The unmistakable melody of Michael Jackson’s “Thriller” filled the packed room at the Pavilion at Northern Quest Resort and Casino. A trio of women took the stage, executing the iconic dance moves as the lead singer, sequined hat, one glove and all, belted out the song.
The tune was familiar but the words were not.
That’s because the song was performed in Salish at the Salish Karaoke Contest on March 6 during the Celebrating Salish Conference.
More than 400 tribal members from across the Northwest registered to attend the three-day conference. They had much to celebrate. Just a few years ago, the Salish language languished in near oblivion.
Enter JR Bluff, assistant director of culture for the Kalispel Tribe. He said several years ago he heard the elders worry about how to preserve the language. “They wanted to do this, but they just didn’t know how,” he said. “A light came on for me.”
Bluff reached out to Chris Parkin, a leading expert in Salish language revitalization and curriculum development. “He said the only way this will happen is if you do it. You learn the language and teach the people,” Bluff recalled.
So, he recorded the elders’ words and phrases. He adapted a program given to him by Parkin and created a curriculum. “I started slamming the language down my throat. I’m a guy who likes responsibility. I’m not afraid to take chances. I was thrown into deep water, and I just started swimming.”
Bluff dove in not a moment too soon. When he began working for the tribe there were a dozen elders fluent in Salish. He said, “We lost half of them by the time we started this program.”
As quickly as he learned the language he taught it to others. “I was learning 10 words right before I had to teach them in the classroom.”
The first goal was to introduce a Salish class at Cusick High School. Bluff said, “Now, every day we have about 70 kids at Cusick High School, 10 adults in language intensive classes and one hour of immersion (class) in grades 1 through 6 in conjunction with the Cusick School District.”
For Bluff, a key has been finding others as passionate about the language as he is and encouraging them to teach. One of those teachers is Jessie Fountain, 25. “I was working in the tribe’s child care center and JR taught me and a few others the early childhood curriculum,” she recalled.
That taste whet her appetite for more. “It came naturally to me,” she said. “It was a missing piece of my culture.”
Currently, Fountain serves as language coordinator for the tribe. “I dream in the language. I’m raising my son in the language,” she said. “I teach it every day. Within 15 months we can bring someone to fluency.”
Bluff said the Salish conference began about four years ago. Because Salish is the language of many tribes other than the Kalispel, Bluff was besieged with requests for information. The tribe decided a conference would bring together those searching for ways to reintroduce the language with those who were actively teaching it.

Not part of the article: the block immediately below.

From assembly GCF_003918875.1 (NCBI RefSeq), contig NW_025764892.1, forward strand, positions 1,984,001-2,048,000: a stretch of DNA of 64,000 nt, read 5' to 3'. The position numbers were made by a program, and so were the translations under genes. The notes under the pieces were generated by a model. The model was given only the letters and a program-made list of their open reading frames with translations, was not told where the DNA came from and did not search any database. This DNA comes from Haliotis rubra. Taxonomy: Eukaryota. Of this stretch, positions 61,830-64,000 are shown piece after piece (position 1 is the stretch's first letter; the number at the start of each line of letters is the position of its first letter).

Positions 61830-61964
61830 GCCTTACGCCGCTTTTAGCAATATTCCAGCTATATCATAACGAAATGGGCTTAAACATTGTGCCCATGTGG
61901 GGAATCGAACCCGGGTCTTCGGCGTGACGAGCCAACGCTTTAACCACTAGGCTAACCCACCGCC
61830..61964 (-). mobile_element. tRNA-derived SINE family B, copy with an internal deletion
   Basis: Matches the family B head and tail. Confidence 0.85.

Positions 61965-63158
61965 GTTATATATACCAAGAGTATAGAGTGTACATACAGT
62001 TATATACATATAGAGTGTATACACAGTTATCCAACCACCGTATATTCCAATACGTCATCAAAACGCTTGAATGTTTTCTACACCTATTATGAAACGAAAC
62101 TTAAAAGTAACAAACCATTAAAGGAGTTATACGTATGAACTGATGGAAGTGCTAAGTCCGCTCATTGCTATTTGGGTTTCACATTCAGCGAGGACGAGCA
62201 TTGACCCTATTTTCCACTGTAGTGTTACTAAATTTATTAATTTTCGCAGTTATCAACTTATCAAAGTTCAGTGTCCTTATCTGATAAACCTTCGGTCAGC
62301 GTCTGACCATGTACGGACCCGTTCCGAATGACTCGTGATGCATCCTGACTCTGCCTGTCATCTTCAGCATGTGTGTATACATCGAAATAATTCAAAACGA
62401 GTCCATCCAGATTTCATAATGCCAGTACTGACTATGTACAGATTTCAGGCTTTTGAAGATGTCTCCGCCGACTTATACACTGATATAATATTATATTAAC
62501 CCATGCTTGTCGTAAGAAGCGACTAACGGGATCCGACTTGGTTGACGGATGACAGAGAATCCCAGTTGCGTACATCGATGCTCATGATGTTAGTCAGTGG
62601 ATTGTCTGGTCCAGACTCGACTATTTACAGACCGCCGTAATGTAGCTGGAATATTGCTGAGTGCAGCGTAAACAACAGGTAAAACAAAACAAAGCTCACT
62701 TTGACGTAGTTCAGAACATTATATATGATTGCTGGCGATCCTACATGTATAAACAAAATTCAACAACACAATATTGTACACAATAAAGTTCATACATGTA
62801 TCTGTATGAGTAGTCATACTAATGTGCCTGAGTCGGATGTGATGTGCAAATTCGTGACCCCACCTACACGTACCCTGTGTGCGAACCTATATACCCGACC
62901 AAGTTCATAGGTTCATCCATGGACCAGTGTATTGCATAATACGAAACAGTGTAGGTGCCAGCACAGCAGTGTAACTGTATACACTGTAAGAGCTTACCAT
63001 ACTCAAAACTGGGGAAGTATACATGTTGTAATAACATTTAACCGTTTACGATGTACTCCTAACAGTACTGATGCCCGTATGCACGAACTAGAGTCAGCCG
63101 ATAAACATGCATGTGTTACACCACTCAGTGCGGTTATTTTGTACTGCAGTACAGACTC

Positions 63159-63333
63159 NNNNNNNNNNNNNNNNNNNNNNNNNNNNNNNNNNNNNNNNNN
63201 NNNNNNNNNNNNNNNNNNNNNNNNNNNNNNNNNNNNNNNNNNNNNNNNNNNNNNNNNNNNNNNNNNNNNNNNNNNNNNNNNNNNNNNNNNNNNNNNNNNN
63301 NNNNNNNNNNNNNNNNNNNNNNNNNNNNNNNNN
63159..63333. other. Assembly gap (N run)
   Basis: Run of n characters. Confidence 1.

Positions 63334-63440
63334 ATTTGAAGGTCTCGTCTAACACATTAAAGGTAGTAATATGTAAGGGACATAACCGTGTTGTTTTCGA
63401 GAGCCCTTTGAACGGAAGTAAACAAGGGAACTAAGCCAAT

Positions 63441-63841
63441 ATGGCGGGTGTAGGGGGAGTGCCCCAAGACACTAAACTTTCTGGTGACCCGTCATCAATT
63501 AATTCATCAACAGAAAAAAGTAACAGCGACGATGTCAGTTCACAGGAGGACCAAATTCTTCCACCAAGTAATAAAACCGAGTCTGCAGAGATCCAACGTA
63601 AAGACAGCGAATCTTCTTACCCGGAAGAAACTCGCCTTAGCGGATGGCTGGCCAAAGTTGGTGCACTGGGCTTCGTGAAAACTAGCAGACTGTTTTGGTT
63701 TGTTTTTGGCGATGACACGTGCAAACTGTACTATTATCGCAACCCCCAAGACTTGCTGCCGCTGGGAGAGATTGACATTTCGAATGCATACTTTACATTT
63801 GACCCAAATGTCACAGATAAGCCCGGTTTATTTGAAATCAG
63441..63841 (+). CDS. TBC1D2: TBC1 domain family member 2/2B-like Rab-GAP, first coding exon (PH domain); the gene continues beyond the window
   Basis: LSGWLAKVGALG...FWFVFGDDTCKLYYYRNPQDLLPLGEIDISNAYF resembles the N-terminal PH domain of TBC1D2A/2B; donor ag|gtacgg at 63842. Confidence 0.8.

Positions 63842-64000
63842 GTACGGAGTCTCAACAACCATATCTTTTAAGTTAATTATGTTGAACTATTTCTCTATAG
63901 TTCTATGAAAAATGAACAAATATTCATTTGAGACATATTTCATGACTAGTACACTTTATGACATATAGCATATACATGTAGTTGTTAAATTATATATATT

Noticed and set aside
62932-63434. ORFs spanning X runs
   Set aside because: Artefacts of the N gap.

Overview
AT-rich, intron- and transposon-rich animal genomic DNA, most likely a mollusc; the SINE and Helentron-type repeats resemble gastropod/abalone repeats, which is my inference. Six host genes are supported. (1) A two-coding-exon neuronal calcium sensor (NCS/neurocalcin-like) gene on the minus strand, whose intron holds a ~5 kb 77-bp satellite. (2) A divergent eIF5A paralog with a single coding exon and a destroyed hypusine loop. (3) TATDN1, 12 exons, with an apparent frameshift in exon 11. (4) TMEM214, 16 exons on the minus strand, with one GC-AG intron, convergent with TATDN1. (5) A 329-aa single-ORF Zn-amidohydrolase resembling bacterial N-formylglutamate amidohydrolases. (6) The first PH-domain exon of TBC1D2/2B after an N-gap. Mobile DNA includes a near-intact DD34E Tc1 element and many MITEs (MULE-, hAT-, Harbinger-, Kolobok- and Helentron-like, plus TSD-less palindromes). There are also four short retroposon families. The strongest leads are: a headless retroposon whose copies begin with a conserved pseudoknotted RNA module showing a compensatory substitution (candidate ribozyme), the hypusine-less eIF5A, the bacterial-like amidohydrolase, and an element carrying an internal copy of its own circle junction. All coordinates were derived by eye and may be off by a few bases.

“We started with a two-day conference at Spokane Falls Community College,” Bluff said. “About 100 people attended, and we had to do all the presenting.”
The conference has grown exponentially. At this year’s event presenters came from across the region. “We wanted to pull together the doers, the warriors, the people fighting to keep the language alive,” Bluff said.
The event has become the largest gathering of Salish speakers in the Northwest.
At the karaoke contest, 14-year-old Alicia Arcand took the stage in a red satin dress. Her family cheered as she sang the Salish version of “I Feel Good.” They’d come from Keremeos, B.C., for the conference.
Like English, Salish is spoken in different dialects around the region.
Arcand wasn’t the only one sporting red satin or performing “I Feel Good.” Bluff drew thunderous applause as he did his own James Brown impression. Clad in a zebra-print trimmed, red satin shirt and pants, he tossed his James Brown “do” and strutted across the stage.
“Celebrating Salish is what we’re all about,” he said.
Hearing teens and adults perform pop songs in a language that once bordered on extinction seems a fitting way to commemorate the relevancy and revival of the language.
“It’s coming back. Everyone wants to be a part,” said Fountain. “For me it filled a void and connected me to my culture.”
That connection is vital. “The language gives us our tribal identity,” Bluff said.
And he still dreams big. “There will be a day when we’re not teaching the language. We’ll be fluent and speaking it among ourselves and in our classrooms. We’re just waking it up.”
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